Regardless of where their team winds up in the MLS standings, Toronto FC's duo of John Carver and Mo Johnston has set the pace regarding recent transactions. Filing discovery claims on strikers Paul Dickov and Darren Huckerby before anyone else yielded a contract with Dickov and a trade with San Jose for the rights to Huckerby, for which TFC received allocation money and an international player slot.
According to a source, Dickov has signed an 18-month deal that will pay him approximately $500,000, which means he'll earn the maximum salary or close to it next year, and about half of that for the remainder of this season. His acquisition is expected to be announced Tuesday, or as soon as there is a roster slot available. TFC waived Andrea Lombardo last week but still needs to trim a player to make room for Dickov.
Toronto also still holds the rights via allocation to Brian McBride and has yet to conclude a deal by which it will trade him to Chicago, which is where he wants to play. He will be eligible to play Tuesday, when the U.S. secondary transfer window opens, and no one would be surprised if, sooner or later, MLS instructs TFC to either put McBride on its 18-man roster, trade him, or lose its allocation claim to him. This is a single-entity league, remember.
In the allocation process, teams are ranked in reverse order of results in the past 30 games -- when the allocation claim is filed -- and have the option of claiming an available player, or passing. Toronto moved into the top spot when San Jose, at the top of the list as an expansion team, recklessly chased former Rapids striker Peguero Jean-Philippe, who arrived from Scandanavia with bad knees, suffered internal knee derangement, and is on season-ending IR.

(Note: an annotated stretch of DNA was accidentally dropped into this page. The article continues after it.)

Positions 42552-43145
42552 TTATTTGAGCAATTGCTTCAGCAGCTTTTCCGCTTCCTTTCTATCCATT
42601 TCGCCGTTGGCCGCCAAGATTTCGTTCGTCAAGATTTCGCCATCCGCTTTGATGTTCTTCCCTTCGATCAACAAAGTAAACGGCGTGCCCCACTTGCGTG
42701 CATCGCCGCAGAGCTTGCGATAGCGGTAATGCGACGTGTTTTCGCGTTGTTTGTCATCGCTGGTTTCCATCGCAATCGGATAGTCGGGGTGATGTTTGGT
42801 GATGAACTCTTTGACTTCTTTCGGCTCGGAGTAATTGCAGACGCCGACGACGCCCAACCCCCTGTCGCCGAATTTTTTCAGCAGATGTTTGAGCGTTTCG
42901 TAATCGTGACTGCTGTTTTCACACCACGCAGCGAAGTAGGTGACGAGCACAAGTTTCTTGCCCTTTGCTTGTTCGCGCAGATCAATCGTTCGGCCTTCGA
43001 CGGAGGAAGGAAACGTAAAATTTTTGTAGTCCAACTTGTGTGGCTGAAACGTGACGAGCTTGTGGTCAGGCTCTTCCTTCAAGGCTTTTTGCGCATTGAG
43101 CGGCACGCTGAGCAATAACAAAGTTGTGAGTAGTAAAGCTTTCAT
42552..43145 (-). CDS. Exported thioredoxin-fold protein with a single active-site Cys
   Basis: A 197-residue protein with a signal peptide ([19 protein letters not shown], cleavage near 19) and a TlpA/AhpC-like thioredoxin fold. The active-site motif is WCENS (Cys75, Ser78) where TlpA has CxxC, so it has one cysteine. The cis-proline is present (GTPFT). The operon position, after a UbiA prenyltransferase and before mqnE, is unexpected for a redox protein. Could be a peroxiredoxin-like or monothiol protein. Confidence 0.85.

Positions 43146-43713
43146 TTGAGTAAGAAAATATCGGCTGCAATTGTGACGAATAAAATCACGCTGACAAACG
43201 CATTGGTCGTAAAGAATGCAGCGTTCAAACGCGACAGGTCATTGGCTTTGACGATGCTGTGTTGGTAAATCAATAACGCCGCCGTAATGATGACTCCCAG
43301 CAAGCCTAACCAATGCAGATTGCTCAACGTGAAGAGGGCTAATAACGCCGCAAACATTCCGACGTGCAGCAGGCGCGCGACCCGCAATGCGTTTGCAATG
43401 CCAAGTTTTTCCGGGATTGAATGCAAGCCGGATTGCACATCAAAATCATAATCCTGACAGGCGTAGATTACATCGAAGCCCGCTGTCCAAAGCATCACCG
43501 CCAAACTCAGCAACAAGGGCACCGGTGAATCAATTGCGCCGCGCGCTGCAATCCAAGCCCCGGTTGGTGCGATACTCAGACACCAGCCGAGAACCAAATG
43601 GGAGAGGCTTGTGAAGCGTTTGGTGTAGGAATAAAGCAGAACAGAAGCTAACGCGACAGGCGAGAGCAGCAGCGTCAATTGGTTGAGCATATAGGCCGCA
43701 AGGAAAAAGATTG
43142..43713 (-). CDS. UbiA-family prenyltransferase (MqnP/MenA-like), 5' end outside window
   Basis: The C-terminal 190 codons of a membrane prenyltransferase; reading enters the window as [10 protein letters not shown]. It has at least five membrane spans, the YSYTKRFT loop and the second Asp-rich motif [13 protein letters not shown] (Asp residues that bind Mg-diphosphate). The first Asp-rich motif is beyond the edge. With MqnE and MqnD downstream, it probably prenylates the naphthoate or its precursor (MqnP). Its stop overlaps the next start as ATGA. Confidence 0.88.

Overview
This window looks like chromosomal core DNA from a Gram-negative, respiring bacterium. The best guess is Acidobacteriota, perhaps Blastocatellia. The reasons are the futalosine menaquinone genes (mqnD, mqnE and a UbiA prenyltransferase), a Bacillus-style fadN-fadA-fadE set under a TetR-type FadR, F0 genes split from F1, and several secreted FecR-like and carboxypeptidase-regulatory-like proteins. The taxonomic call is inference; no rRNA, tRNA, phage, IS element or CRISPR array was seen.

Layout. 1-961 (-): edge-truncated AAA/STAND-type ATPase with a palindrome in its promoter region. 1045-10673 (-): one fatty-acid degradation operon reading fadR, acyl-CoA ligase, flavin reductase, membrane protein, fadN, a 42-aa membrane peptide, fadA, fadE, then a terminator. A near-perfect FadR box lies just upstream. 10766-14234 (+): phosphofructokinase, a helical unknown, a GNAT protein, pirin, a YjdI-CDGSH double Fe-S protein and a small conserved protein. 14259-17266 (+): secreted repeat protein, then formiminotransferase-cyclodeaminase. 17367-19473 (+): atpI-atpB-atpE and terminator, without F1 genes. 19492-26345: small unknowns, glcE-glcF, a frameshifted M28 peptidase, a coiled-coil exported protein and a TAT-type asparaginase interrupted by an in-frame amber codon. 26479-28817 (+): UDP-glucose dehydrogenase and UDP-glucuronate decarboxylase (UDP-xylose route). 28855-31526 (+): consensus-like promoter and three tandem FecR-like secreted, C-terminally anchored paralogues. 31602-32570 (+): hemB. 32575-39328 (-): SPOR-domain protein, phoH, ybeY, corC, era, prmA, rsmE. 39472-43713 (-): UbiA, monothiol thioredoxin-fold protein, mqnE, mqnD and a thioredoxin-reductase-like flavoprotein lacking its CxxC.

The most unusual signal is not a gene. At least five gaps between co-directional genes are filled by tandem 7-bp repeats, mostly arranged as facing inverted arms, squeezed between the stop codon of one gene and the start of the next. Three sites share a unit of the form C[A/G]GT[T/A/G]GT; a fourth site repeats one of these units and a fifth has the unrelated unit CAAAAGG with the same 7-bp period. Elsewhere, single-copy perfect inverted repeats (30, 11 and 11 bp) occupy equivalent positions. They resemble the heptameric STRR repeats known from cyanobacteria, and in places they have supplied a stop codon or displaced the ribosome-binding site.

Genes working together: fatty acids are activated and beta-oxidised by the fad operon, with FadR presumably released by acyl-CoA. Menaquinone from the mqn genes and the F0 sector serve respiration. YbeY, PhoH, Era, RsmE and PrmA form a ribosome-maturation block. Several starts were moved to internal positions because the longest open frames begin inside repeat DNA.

Though he's 35, Dickov is a pesky, relentless forward who adds yet another dimension to a TFC attack that already features speed (Jeff Cunningham) and strength (Danny Dichio) up front, and myriad midfield talents in wingers Rohan Ricketts and Laurent Robert, playmaker Amado Guevara, and central linkmen Maurice Edu and Carl Robinson.
A former Scottish youth international -- he played for Scotland against the U.S. and Claudio Reyna at the FIFA U-16 world championship in 1989 -- Dickov scored 97 goals in 278 league appearances for eight teams, and comes to MLS after being loaned by Manchester City to Crystal Palace and Blackpool.
Huckerby is supposedly on money similar to that of Dickov but the length of his contract isn't known. He scored 85 goals in 352 league appearances for nine clubs, the last of which, Norwich, named him to its all-time team. At 32, he's three years younger than Dickov, and has yet to train with San Jose, which he visited last week after a trip to Toronto and soon afterwards expressed a dislike for the artificial turf at BMO Field.
Sealy has scored 28 goals for Kansas City since it drafted him out of Wake Forest in 2005. The acquisitions of Claudio Lopez and Josh Wolff this season edged him off the Wizards' roster.
To make room for Huckerby and Sealy, the Quakes waived midfielder Joe Vide, who had been left exposed by New York in the expansion draft. He played five games for the Quakes.